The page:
Thursday,21 February, 2019
Current issue | Issue 1351, (6 - 12 July 2017)
Thursday,21 February, 2019
Issue 1351, (6 - 12 July 2017)

Ahram Weekly

Cheaters and compulsive eaters

Salonaz Sami evaluates the price of extramarital affairs 

For the Highest Price
For the Highest Price

For years now — with Women’s Prison in 2014, Under Control in 2015 and Free Fall in 2016 — the actress, ballerina and supermodel Nelly Karim has become a fixture of Ramadan TV. This year she stars in For the Highest Price, a dramatisation of marital infidelity written by Medhat Al-Adl and directed by Mohamed Al-Adl. Though hardly a new phenomenon in Egyptian drama, this year cheating husband roles are everywhere: Asser Yassin in 30 Days, Fathi Abdel-Wahab in Do Not Make the Sun Set, both Iyad Nassar and Hani Adel in This Evening, Amr Youssef in Satan’s Hope and Ahmed Fahmi in For the Highest Price

The series tells the story of Gamila — Karim’s character — an established ballerina who falls in love with a young doctor from a lower social class, Hisham (Ahmed Fahmi), and marries him against her family’s will. Hisham soon turns Gamila into a housewife and compulsive eater, asking her to give up her career while he builds his own with the help of her family’s money and connections, only to reward her with infidelity. Hisham ends up secretly marrying Gamila’s best friend Laila, a scheming seductress successfully portrayed by Zeina whom Gamila is naive enough to trust with her house and husband. Eventually Gamila finds out, and her world turns upside down as she finds even her family siding with Hisham in order to protect their business interests. Karim gives an emotional performance of a woman in shock and denial stuffing food into her mouth as she breaks down. Gamila decides to start wearing the niqab, not for religious reasons but “as an escape”.

The show has definitely resonated on social media. 

“We’re all going to end up divorced because of you,” director Peter Mimi wrote on Al-Adl’s Facebook wall. “Egypt’s women are all watching your show.” But, while many women sympathised with Gamila, some blamed her for neglecting herself and forgetting her hopes and dreams for her husband.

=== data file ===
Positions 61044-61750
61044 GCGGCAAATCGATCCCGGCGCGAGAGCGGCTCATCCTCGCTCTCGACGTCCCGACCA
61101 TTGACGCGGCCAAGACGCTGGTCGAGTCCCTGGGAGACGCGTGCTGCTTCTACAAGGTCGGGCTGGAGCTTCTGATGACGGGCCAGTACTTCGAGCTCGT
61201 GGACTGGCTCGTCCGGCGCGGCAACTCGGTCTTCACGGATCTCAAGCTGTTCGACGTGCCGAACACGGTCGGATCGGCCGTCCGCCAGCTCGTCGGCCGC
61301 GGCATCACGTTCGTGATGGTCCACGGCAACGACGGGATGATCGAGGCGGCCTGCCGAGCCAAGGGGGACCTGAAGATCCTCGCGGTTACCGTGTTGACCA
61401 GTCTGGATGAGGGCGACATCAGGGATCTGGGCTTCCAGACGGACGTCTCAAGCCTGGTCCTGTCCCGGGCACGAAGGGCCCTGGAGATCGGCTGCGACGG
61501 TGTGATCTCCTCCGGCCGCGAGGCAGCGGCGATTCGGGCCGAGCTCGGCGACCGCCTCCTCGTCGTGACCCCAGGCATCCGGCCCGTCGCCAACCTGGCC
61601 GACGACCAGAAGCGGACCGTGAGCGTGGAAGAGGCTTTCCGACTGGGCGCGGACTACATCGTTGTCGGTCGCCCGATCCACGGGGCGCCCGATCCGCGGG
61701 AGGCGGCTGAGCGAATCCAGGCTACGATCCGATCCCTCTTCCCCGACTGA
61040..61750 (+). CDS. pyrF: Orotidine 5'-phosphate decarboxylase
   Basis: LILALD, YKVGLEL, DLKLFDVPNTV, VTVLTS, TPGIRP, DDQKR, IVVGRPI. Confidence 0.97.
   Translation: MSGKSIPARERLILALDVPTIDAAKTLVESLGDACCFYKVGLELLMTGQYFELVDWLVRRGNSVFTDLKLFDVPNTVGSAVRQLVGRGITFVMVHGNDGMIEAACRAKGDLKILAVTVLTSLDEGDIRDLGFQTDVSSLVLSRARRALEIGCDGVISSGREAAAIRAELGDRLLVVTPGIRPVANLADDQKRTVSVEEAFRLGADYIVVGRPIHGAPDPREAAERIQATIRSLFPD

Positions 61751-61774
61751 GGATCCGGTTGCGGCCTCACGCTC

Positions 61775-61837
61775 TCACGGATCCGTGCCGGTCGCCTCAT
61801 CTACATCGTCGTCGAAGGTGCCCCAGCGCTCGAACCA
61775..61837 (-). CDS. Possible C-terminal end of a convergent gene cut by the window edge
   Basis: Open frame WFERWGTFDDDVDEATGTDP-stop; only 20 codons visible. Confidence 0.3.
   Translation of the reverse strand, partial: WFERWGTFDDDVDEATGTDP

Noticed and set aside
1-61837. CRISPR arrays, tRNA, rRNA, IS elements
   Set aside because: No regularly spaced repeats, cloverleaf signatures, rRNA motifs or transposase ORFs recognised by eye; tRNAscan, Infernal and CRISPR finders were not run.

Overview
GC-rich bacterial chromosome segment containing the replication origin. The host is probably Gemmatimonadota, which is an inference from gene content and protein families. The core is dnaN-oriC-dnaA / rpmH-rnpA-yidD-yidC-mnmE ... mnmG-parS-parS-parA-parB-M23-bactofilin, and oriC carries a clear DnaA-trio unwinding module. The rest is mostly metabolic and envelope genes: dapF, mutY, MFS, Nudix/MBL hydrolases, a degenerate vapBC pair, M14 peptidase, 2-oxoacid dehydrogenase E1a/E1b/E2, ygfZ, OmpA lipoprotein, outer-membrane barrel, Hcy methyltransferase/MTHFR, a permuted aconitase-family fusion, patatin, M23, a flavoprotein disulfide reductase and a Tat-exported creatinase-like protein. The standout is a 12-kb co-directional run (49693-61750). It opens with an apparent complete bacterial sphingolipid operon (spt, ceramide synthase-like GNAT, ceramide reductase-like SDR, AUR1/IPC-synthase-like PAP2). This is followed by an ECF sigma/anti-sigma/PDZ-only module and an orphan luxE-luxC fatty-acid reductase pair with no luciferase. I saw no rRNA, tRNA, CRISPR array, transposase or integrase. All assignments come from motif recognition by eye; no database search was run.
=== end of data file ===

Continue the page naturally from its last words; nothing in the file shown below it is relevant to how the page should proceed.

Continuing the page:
“You were once next to him and now you are behind him,” Gamila’s father (Nabil Al-Halafawi) says. 

“I loved the old Gamila, I took a second wife on top of the new Gamila,” Hisham tells her. 

Since Gamila files for a khul’ divorce — with the result that Hisham files for custody of their daughter — the series goes on to focus on marital disputes in court. Indeed it is Gamila’s lawyer Fardous (Mai Kassab) who becomes her friend and helps her to gain focus and control of her life once again. Symbolically throwing her wedding ring in the Nile from her father’s houseboat, Gamila begins to move on. She goes on a diet and joins a gym, but when with Laila’s help Hisham wins custody of their daughter she falls back down again. Haunted by her daughter’s questions about why she stopped dancing, Gamila eventually removes her niqab and performs a beautiful piece of ballet; from then on she becomes a ballet teacher. 

Alongside Gamila’s story is that of her sister-in-law Abla (Sarah Salama), who is cheating on Gamila’s brother Rami (Mohamed Hatem). For five Rami and Abla have been trying in vain for a child. Now Abla’s dream comes true but it is with her lover’s child, not her husband’s that she is pregnant; now she discovers that Rami has always known he is infertile but has kept it from her. She asks Rami for a divorce, but her lover wants her to get rid of the baby.

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